Tousi v Gaydukova [2024] EWCA Civ 2036 March 2024

Published: 19/03/2024 12:58

McFarlane P, Moylan and Holroyde LJJ. Are the parties to a void marriage able to apply for a transfer of tenancy as cohabitants, and does the lex loci celebrationis determine the ramifications of invalidity?

Appeal from the decision of Mostyn J – summarised here – which was itself an appeal from the decision of Recorder Allen KC.

The parties had married in the Iranian embassy in Ukraine. This did not give rise to a valid marriage recognised in Ukrainian law, as only H was Iranian. After moving to the UK, W applied for the parties’ tenancy in a housing association property to be transferred to her under s 53 Family Law Act 1996, which includes those whose marriage has been subject to a nullity order. However, W had not procured a nullity order at the time, and Sch 7 para 2 of the Act requires that transfer order be made only after conditional order and not take effect until the order was final. The effect of this was to place cohabitants in a better position to those in a void or valid marriage, as cohabitants could obtain an order under para 3 as soon as cohabitation ceased.

Recorder Allen KC had made the transfer order on the basis that he had jurisdiction whether the marriage was valid or void. This decision was upheld by Mostyn J who held that the parties were cohabitants. In the course of his judgment, Mostyn J also considered that the law of lex loci celebrationis not only determined the validity of the marriage but also the ramifications of validity if that law distinguished between different categories of invalid marriage. The husband appealed.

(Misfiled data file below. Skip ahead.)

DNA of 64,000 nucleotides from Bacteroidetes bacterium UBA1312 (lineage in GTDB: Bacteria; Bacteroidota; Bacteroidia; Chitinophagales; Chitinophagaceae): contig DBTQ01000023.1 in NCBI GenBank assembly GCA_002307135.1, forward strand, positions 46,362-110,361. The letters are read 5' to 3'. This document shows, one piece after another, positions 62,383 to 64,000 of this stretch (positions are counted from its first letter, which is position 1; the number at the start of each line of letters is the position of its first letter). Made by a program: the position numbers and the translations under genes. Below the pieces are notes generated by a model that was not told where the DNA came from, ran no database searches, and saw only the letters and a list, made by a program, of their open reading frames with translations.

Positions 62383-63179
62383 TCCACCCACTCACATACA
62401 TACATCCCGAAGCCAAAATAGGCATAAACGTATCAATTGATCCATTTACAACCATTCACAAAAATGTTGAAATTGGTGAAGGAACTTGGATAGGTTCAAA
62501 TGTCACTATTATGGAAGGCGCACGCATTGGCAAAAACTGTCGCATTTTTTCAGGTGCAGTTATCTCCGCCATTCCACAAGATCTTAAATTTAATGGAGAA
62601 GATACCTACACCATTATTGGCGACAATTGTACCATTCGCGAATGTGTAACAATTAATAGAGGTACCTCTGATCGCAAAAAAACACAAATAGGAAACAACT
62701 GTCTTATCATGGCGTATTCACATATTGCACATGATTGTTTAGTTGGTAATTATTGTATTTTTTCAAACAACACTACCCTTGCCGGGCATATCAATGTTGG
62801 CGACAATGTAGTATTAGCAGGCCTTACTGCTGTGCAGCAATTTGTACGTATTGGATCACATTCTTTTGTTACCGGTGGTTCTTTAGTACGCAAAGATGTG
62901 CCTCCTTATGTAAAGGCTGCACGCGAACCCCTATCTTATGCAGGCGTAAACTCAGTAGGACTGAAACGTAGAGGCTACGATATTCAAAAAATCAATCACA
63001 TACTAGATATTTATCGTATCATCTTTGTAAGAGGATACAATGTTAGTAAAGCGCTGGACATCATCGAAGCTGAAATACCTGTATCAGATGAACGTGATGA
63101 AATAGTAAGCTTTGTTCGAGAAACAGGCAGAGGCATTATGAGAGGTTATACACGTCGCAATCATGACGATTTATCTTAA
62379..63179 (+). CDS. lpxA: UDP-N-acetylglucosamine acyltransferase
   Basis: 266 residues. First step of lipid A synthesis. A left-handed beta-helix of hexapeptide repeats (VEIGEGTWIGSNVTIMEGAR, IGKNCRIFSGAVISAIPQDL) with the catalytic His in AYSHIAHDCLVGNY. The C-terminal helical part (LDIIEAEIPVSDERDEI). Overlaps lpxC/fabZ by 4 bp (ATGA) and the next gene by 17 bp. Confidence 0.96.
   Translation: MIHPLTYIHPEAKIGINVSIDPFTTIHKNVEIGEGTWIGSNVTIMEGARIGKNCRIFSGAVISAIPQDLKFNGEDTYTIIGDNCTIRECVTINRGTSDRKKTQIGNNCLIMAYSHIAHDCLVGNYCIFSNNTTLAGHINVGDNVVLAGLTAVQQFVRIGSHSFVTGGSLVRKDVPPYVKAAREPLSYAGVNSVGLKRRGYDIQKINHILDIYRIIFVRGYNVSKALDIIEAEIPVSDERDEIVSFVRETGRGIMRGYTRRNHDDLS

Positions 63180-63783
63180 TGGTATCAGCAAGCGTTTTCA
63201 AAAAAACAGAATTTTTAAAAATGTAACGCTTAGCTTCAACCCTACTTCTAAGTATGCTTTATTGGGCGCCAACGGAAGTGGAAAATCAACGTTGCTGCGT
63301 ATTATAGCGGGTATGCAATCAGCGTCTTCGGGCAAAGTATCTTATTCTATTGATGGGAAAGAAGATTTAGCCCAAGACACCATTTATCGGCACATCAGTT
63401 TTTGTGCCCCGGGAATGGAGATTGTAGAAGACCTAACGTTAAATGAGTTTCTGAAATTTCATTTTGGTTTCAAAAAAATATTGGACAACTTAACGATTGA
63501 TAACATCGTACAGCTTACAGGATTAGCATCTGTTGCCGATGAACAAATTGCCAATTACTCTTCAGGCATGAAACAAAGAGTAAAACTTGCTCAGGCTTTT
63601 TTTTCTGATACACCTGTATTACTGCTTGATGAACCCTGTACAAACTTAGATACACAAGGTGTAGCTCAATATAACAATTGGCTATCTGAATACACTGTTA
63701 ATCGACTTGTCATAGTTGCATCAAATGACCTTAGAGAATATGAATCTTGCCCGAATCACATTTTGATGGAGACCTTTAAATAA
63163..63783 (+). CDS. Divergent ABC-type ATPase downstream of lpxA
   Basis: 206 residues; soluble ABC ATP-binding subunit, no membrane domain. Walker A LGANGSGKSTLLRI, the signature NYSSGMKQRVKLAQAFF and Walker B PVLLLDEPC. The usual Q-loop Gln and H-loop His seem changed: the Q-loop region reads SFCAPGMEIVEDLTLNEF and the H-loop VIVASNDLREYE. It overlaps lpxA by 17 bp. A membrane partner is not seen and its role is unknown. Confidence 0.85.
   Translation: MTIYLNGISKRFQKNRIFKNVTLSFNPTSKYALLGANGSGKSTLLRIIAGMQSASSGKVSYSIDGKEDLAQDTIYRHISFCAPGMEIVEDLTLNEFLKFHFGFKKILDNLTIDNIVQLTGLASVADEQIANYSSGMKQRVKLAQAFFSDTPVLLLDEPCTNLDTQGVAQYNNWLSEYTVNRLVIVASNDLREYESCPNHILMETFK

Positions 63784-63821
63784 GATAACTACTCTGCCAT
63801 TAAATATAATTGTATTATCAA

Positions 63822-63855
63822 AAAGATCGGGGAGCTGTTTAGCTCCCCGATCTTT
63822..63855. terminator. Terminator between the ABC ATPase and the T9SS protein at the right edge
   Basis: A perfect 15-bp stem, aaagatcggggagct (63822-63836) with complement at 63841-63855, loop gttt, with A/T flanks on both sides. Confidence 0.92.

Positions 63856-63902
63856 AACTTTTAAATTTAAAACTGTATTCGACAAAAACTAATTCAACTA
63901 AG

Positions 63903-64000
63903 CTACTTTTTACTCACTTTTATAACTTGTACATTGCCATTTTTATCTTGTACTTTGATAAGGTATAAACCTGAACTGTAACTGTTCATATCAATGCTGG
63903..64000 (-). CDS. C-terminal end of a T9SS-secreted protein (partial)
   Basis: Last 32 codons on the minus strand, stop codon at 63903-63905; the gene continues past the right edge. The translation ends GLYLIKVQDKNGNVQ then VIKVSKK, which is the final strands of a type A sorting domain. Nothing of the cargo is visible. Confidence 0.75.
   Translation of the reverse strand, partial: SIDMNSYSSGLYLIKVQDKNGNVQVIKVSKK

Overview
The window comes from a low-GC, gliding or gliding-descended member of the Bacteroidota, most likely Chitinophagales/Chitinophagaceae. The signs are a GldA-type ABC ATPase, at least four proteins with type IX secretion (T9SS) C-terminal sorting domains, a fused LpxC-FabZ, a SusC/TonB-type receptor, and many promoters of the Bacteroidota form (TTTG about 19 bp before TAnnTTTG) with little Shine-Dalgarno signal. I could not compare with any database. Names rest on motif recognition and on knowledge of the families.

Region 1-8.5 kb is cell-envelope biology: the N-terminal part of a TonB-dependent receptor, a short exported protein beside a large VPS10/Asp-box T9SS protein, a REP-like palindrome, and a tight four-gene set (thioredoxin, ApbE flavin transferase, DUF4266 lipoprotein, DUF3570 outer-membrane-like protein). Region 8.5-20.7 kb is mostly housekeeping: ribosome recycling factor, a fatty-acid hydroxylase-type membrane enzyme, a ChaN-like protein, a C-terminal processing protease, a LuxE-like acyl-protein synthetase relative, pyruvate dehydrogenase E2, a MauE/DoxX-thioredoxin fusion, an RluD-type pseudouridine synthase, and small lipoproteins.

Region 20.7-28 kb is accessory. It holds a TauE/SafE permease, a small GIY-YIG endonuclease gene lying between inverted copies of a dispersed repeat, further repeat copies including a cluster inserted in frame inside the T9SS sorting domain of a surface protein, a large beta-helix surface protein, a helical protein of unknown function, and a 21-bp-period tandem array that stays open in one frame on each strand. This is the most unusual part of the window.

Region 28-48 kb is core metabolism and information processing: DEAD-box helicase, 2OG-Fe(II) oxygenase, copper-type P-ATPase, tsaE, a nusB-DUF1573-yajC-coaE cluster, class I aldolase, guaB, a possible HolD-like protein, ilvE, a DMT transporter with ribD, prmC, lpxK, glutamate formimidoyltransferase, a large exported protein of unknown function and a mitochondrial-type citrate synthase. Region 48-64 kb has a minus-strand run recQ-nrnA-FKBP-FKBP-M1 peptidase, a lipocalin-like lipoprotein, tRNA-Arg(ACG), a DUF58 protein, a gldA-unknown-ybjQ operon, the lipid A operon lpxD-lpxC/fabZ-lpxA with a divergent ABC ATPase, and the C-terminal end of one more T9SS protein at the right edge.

The court had needed to determine whether the parties were validly married to decide whether or not the power to make a transfer order arose under paragraph 2 or 3. This was because under para 2, the order could only be made on or after a divorce, nullity, or judicial separation order and take effect when that order was made final. However, the parties to a void marriage can fall within the definition of cohabitants in s 62(1), in that they are ‘two persons who are neither married to each other nor civil partners of each other’, if they were ‘living together as if they were a married couple or civil partners’. Paragraphs 2 and 3 are not mutually exclusive.

It was not necessary for Mostyn J to deal with the issue of whether the marriage in this case was a void marriage or ‘analogous to a domestic non-qualifying ceremony’. The formal validity, and only the formal validity, of a marriage is determined by the law of the place in which the marriage was celebrated. The remedies available there are irrelevant.

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